Food lexicon


The secret superstar of indian cuisine

Did you know that there are many different versions of curry? Find out more about the popular aromatic spice mix here.

Curry – Not All Curry is Created Equal

Many are familiar with this situation: You run out of your favourite curry powder and pick up the first one you find during your next shop, only to discover it tastes completely different. No wonder, as curry is not a herb that grows on trees or shrubs, but rather a mixture of up to 36 different spices.

Food Facts
Common ingredients turmeric, coriander, cumin, fenugreek seeds, ginger, black pepper
Storage dry and protected from light for approx. one year

Curry – How It Came To Europe

Using spice mixes is a tradition of the Indian cuisine. These so-called masalas are freshly prepared and each cook has his own recipe, which is adapted to the specific dish. During the British colonial rule, masala became known and loved in England, where a milder version suited to the European taste buds was created and named curry, derived from the tamil word for sauce, “kari”.

Every curry mixture consists of up to 36 ingredients. Individual components shouldn’t stand out, but rather result in a harmonious, delicious mixture. The most important ingredient is turmeric, a deep yellow spice that lends curry its characteristic colour. Coriander, cumin, fenugreek, ginger and pepper are usually included too. Depending on the combination, the following ingredients may also be present:

Curry – From Mild to Spicy

Like Indian masalas, European curry spice mixtures also differ from one another. Manufacturers use different ingredients and particularly the level of spiciness may vary. A number of combinations have established themselves as particularly popular:

  • English mix: aromatic and mild, popular for European dishes
  • Indian mix: contains more coriander than other mixtures
  • Madras curry:  spicy, contains more chilli
  • Bengalen curry: mild, slightly sweet
  • Thai curry: medium level spiciness, particularly suitable for Thai dishes, red colour due to high paprika content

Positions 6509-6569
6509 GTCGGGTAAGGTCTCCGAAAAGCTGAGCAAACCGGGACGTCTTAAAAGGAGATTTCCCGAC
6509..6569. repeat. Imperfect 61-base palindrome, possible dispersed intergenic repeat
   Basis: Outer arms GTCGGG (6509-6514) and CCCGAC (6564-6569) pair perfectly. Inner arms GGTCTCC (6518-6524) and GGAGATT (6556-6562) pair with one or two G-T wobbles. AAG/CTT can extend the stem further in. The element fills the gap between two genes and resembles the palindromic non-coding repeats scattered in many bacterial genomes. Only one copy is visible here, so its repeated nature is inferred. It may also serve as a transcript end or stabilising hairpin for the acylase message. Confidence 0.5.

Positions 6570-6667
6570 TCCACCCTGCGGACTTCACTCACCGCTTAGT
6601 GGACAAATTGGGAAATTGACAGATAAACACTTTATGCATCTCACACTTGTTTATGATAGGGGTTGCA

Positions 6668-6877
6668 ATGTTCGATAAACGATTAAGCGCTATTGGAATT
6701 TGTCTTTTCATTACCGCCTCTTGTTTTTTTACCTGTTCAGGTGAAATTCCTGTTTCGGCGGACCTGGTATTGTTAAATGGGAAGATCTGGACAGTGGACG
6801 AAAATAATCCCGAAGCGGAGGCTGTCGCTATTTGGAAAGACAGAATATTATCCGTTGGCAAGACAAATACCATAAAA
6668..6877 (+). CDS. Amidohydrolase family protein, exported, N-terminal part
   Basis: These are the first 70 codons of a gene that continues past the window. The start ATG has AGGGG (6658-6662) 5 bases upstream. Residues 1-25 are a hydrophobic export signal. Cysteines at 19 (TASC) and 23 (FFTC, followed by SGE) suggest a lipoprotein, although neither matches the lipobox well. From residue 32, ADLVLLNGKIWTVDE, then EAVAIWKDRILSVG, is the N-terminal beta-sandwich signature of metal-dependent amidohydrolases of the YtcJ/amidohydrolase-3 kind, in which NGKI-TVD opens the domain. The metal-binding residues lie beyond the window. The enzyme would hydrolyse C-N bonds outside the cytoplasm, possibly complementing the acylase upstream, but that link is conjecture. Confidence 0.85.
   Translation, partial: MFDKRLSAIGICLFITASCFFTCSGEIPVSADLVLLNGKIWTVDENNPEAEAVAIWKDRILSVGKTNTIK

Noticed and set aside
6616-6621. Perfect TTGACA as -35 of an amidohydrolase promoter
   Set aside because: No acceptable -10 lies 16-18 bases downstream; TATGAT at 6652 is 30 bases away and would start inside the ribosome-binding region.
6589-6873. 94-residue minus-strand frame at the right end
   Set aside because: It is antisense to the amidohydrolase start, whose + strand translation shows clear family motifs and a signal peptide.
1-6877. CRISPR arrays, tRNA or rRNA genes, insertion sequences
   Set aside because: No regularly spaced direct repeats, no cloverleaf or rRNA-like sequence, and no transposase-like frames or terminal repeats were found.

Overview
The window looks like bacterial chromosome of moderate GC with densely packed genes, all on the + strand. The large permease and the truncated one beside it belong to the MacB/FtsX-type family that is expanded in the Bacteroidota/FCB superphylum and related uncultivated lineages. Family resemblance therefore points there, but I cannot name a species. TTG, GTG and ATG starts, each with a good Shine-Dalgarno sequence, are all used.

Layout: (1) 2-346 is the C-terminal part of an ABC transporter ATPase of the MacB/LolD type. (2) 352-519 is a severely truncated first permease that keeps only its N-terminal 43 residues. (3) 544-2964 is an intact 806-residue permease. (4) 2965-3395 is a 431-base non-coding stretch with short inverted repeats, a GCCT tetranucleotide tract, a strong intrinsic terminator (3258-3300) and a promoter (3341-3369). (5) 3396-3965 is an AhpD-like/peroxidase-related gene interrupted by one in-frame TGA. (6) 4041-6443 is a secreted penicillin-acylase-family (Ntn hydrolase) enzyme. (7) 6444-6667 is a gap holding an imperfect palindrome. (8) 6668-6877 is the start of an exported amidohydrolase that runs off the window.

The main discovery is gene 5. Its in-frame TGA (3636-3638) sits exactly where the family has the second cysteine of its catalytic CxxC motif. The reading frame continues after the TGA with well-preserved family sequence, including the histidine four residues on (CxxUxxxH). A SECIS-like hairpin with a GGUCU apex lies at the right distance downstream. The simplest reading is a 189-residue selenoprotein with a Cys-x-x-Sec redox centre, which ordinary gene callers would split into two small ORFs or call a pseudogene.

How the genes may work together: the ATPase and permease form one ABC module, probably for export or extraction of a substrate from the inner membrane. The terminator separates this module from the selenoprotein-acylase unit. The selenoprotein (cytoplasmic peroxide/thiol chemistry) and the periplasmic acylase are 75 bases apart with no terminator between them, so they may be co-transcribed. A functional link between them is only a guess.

Curry – No Riz Casimir Without It

Due to its diverse flavour, curry isn’t only a staple in Indian or Asian cuisine. European dishes can be transformed with a sprinkling or a teaspoon of the yellow mixture. Without curry sauce, Riz Casimir could not exist. Especially with rice the spice is a popular choice. Whether vegetarian or meat, fish and poultry, the yellow powder is a great addition to any dish. Pastry, potato salad, soups, dressings and sauces do not only adopt a stunning yellow colour with a sprinkling of curry powder, but also an exotic note.

If you briefly sauté the curry with a little fat before use its flavour can fully develop. Butter or ghee – clarified butter that is an Indian speciality and can be found in many delicacies sections – are good choices. Culinary beginners may find it hard to judge how much of the powder to use, but should a little too much of it end up in the frying pan, a little cream dilutes the spiciness. For Asian dishes you can also use coconut milk for this purpose, as the flavour is well suited.

Curry – Avoid Confusion

If you order curry in India, you will not be served the spice. In South Asia and South East Asia the term describes a kind of stew with a special spiced sauce and different ingredients, from vegetables to meat, fish and other sea food. It is usually served with rice, lentils or bread, in India often a chapatti or naan bread. Similarly to curry powder, curry sauce requires a wide range of spices. Some dishes are very spicy, as they contain a lot of chilli.

The spice also has little to do with the curry tree that grows in India. The curry leaves are used as a spice in some regions of India and have a fruity, smoky flavour. The Italian straw flower, also known as curry plant, is also not a component of the spice mix. The name is simply derived from the smell of the flower, which is reminiscent of the smell of curry, although the taste bears certain similarities too, which is why curry plant is also used as a spice.

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